Com Truise is one of the many pseudonyms of New Jersey admitted synth obsessive designer/musician Seth Haley, the maker of an experimental and bottom heavy style he calls “mid-fi synth-wave, slow-motion funk”. Last year’s well-received Cyanide Sisters EP, included remixes for artists like Twin Shadow, Neon Indian and Daft Punk, but Truise’s debut full-length, Galactic Melt, is entering our varied soundscape this summer. Hi silly spoonerised moniker could’ve suggested an album title like “I’d rather have a bottle in front of me than a frontal lobotomy”, but his music is refreshingly non-ironic.
Opener “Terminal” showers you in you in intergalactic synth arpeggios, reminiscing the Blade Runner soundtrack by Vangelis or a late night highway scene from a David Lynch movie. “VHS Sex” follows with a computerized voice repeating the song title over heavy synthetic 80’s funk beats. “Cathode Girls” continues, beat heavy with airy synth reverb and sharp handclaps. It manages to sound both catchy and like an organic Boards Of Canada track. “Flightwave” and its robotic voice opens like an intercosmic shuttle and introduces crisp and heavy beats before “Hyperlips” takes over with its spaced out and bass heavy take on Mike Oldfield’s “Tubular Bells”. “Brokendate” is a beautiful piece of New Romance and poppy ’80s Electro-soul, almost sounding like a slowed down and distorted Wham instrumental.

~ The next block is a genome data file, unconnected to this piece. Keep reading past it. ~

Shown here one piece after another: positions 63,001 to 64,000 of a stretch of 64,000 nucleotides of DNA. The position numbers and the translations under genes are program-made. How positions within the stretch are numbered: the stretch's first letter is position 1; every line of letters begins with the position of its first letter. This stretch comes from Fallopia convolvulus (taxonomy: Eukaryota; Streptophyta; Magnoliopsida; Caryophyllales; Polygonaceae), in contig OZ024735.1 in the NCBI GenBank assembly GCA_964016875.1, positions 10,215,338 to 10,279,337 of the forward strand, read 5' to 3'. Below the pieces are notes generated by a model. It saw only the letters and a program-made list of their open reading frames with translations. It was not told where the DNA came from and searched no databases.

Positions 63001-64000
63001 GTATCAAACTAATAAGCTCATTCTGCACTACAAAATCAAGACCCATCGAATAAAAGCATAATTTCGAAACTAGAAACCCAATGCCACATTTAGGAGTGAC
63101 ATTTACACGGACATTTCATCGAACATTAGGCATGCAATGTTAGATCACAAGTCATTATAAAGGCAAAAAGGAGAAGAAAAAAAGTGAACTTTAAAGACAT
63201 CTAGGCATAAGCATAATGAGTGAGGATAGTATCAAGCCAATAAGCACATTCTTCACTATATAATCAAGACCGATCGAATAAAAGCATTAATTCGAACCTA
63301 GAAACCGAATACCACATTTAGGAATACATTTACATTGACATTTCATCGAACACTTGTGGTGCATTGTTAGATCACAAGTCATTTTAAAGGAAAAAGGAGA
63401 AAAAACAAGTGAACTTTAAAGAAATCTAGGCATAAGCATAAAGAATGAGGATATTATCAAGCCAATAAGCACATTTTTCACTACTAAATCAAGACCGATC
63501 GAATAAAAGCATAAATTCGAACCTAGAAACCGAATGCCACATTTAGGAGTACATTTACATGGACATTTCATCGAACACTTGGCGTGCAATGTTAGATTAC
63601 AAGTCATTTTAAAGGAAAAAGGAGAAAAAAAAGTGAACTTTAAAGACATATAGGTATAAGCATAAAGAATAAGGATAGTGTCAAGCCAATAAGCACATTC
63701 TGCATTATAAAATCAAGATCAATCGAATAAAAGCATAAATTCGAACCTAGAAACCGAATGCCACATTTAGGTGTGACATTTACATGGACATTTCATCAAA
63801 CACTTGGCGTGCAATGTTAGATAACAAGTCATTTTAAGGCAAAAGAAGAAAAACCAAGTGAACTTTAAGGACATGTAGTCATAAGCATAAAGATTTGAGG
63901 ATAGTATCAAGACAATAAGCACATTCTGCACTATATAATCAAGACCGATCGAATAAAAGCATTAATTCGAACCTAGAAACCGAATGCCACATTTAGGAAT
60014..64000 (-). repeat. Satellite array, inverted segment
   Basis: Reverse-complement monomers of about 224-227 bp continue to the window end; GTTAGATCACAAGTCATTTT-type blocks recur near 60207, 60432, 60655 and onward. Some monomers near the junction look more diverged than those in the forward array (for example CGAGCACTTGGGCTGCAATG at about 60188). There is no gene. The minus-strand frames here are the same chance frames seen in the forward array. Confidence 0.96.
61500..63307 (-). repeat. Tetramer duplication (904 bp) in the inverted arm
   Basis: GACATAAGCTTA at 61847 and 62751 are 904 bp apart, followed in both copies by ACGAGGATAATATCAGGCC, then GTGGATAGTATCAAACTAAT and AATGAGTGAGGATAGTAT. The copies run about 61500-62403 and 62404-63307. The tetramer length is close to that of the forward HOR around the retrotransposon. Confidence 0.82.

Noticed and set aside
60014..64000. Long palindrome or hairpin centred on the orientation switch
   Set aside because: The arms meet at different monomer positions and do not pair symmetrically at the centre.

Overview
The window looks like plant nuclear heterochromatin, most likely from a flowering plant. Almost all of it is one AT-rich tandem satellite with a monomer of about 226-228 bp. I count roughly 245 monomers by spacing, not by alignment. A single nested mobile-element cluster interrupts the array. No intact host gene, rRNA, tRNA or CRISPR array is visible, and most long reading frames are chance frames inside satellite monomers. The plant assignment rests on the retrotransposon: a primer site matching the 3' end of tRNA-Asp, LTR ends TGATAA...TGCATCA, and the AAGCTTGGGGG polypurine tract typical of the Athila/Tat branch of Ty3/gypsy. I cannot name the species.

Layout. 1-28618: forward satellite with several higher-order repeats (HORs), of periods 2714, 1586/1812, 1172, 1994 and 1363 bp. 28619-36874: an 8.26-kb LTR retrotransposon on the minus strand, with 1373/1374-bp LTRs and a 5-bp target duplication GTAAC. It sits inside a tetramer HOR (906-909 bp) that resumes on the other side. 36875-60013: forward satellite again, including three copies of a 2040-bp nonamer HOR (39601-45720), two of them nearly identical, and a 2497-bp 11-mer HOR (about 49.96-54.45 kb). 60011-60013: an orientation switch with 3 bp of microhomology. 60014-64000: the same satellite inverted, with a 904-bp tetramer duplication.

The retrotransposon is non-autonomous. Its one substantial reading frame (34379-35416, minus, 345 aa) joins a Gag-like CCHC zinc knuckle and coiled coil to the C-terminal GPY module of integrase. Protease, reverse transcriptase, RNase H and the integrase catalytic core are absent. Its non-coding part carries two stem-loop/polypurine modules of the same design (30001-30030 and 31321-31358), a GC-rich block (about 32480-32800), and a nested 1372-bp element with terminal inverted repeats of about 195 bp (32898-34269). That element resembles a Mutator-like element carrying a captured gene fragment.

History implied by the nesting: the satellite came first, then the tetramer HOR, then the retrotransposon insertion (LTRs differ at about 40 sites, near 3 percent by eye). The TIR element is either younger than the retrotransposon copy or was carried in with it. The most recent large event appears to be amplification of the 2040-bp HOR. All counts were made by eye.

Seth Haley has spent three years carefully programming this opus. Even though it’s easy to pick all his references from the Joy Division cover art to the shameless 80’s fixation, he doesn’t try to invent something new or revolutionize modern music. He is blending soft and melodic synths with hard hitting hip hop drums, making him sound like he’s a key player of L.A.’s ‘Beat Scene’ – the Low End Theory weekly experimental Hip Hop and electronic music club night that takes place at The Airliner in Lincoln Heights. Galactic Melt manages to be both dark and upbeat at the same time. It’s filled with well-composed and highly aesthetic tracks. Com Truise makes synthetic and emotional music, nostalgic and spaced out like a German or Russian Sci-fi score, and the songs melt into each other without sounding repetitive and recycled. 10 tracks of pure seamless joy